Why Do We Binge-Watch?

Binge-watching is changing the way we experience TV content and its distribution. Within this post, I will explore some of the reasons behind the act.


Binge-watching is the process of watching multiple episodes of a TV show in one sitting or within a short period of time. The act of binge-watching has always been possible through marathoning DVD box sets. However, the term caught on in 2013 when popular streaming service Netflix changed the way content was distributed by releasing an entire season of a series at once.

The standard weekly release of episodes works well as it enables viewers to spend a week reflecting upon the events that occur in the episode. For example, a drama series like How to Get Away with Murder fits the weekly release schedule because during the wait for the next episode you can theorise about the two separate timelines. Yet while binge-watching you are emotionally invested in the characters and it becomes an immersive experience.

are you still watching?

Emil Steiner explores how and why audiences binge-watch and his findings state that there are six reasons behind this habit:

  • Binge-watching enhances the viewing experience as we spend hours immersing ourselves into created worlds.
  • We also gain satisfaction from a sense of completion by being able to follow through from start to finish.
  • Cultural inclusion is important as we like to be part of the conversation on the latest series.
  • Convenience is another aspect as content is easily accessible on demand on various devices.
  • Catching up with previous seasons for a new release is another reason to binge-watch, I did this with Gilmore Girls to prepare for the revival.
  • Finally, we binge-watch for relaxation and nostalgia, an aspect I have discussed in my post Why Do We Rewatch?.

But a new style of television format and distribution is emerging in Norway. As mentioned previously, Skam has created a unique experience for its audience as scenes are released every weekday as the characters experience it. For example, if a group of characters were at a gathering on a Wednesday at 8 pm, a clip would be released onto the website at that time. A fully immersive experience like Skam could change our binge-watching habits as the sporadic uploads engage the audience. In addition, as the scenes are released viewers can scroll through the characters’ social media profiles and group chat conversations.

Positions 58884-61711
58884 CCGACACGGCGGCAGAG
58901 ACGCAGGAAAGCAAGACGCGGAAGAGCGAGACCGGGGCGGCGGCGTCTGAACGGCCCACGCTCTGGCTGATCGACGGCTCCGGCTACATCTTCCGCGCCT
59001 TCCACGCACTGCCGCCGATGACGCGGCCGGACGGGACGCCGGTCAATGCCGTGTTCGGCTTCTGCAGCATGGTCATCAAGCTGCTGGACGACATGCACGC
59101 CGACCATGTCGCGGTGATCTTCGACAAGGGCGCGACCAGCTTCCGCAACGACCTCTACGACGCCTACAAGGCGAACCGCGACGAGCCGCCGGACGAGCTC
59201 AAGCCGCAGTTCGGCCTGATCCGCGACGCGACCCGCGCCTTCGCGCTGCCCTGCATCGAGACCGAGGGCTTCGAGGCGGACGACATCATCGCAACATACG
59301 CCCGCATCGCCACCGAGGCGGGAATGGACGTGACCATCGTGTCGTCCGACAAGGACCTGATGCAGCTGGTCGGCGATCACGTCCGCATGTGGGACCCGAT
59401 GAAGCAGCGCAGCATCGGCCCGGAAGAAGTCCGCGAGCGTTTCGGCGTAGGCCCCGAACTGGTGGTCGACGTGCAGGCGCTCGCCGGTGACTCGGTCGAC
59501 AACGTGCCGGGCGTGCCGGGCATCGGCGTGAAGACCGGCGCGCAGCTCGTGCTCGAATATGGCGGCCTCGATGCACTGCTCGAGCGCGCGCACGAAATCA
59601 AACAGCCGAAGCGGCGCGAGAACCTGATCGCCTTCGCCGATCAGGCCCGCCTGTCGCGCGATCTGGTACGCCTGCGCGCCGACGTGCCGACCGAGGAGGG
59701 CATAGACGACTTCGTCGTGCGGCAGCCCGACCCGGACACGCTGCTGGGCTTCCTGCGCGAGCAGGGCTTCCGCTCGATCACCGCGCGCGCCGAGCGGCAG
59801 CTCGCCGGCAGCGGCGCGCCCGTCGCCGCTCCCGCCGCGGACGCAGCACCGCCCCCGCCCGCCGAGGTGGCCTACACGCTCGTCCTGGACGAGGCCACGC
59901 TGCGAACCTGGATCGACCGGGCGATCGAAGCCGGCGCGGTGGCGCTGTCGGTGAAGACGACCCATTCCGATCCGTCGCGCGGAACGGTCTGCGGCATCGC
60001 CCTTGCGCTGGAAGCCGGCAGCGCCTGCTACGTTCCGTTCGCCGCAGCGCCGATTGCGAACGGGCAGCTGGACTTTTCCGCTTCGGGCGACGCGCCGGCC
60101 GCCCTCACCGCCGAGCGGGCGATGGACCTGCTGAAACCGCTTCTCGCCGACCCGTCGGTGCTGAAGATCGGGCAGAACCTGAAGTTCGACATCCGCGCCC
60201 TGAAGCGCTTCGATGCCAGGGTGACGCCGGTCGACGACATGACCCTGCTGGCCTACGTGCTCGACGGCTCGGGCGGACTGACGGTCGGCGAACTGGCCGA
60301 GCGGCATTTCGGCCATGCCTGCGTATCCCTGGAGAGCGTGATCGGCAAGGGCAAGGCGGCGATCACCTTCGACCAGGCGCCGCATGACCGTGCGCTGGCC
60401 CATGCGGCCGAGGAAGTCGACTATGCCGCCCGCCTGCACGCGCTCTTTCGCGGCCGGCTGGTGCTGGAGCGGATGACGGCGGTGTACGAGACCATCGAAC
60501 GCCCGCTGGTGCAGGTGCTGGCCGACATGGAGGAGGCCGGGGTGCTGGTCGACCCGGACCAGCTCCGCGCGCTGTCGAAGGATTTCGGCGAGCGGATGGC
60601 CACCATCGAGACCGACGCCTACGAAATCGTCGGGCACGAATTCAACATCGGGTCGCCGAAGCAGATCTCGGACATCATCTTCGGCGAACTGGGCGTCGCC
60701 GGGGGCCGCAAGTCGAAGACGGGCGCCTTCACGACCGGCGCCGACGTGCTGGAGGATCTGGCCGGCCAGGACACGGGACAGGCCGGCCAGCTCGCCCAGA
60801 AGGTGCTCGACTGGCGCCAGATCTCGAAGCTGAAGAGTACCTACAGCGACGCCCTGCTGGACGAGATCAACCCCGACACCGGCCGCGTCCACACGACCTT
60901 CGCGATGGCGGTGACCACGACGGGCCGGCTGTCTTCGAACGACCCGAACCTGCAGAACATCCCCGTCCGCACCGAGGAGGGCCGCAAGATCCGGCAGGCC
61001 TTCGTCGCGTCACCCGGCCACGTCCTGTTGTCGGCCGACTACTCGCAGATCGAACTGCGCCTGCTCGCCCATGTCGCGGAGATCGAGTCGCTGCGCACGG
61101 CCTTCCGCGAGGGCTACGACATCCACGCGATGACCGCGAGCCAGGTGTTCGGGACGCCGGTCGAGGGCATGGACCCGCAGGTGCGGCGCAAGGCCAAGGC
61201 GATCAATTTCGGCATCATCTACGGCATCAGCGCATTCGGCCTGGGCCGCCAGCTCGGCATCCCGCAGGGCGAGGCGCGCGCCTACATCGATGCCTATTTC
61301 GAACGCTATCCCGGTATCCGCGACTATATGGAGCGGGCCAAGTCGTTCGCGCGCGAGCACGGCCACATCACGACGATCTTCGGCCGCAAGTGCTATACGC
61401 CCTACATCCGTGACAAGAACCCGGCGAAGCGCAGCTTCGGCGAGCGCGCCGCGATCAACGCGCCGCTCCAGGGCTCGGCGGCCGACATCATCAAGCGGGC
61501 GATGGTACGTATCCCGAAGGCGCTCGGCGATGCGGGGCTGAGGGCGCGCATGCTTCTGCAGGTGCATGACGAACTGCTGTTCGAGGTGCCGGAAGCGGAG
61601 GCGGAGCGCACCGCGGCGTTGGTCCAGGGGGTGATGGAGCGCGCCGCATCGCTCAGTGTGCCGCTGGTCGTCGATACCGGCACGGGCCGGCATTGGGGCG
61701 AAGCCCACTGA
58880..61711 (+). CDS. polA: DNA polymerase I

Some people hate the idea of watching a series in a short space of time as they like to have the time to reflect upon the show. Due to the rise of streaming services, viewers now have control over when to watch episodes and the amount to watch. The term ‘binge’ is defined as an uncontrollable indulgence and it is an act I am guilty of as almost all of the TV shows I have seen were done through binge-watching sessions.


Obvious health concerns aside, what’s your view on binge-watching?

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10 thoughts on “Why Do We Binge-Watch?

  1. Interesting post, I enjoy bingewatching when I am watching old TV shows but when Netflix releases something I have to quickly watch it all so it isn’t spoiled

    1. I definitely understand what you mean with the pressure that comes with Netflix releases, it has made bingewatching into a forced activity in a way. I usually have to avoid the internet for the whole weekend.

  2. My previously short attention span had me exclusively watching shows with durations of a half hour or less, and whose episode plots were self-contained and therefore didn’t need an extensive knowledge of what happened before. Then Breaking Bad came along. Now I can’t recall what was so appealing about all the silly one-off cartoon and/or sitcom stuff I used to watch before that colossus of a show smacked some taste into me.

    1. I was like that as well with random episodes of The Big Bang Theory or How I Met Your Mother on TV. It’s a much better experience engaging with a series with various interweaving plot lines. Breaking Bad is a great watch, especially the depth and evolution of the many characters.

  3. The saddest thing about binge watching is that everything ends too quickly and I think that globally we are developing into a culture that requires instant gratification in all aspects of life. No one really has any patience anymore. I really enjoy the build-up to a pending episode and often indulging in some TV can be a reward or a means of relaxation. If you’ve seen it all already, what’s left?

    1. Instead of seeing it as something that will eventually end, I view it as dedicating my time and attention to a specific series on a set of characters and their stories. I usually fill the emptiness of finishing a series by starting another one, or by rewatching it again at a later date.

  4. i definitely agree with the point that bingewatching gives me a sense of satisfaction because i can complete a tv show in a week and although some would say that rushes the experience it makes the tv show even more enjoyable as it gets my complete attention

    1. I’m definitely the same. Through binge-watching I enjoy the series more because I am more familiar with the content. Whereas when watching something weekly I tend to forget certain aspects that can be relevant later.

  5. I only bingewatch completed tv shows because with shows that are currently on air I have to watch it as it is released otherwise it gets spoiled… Damn you internet!!

    1. Binge-watching a completed series is quite relaxing compared to TV shows still on air. I was ready to give up on The Vampire Diaries, but as the series finale was approaching I had to follow the weekly release of episodes so that the highly anticipated finale wasn’t spoiled. It was not worth it, to be honest.

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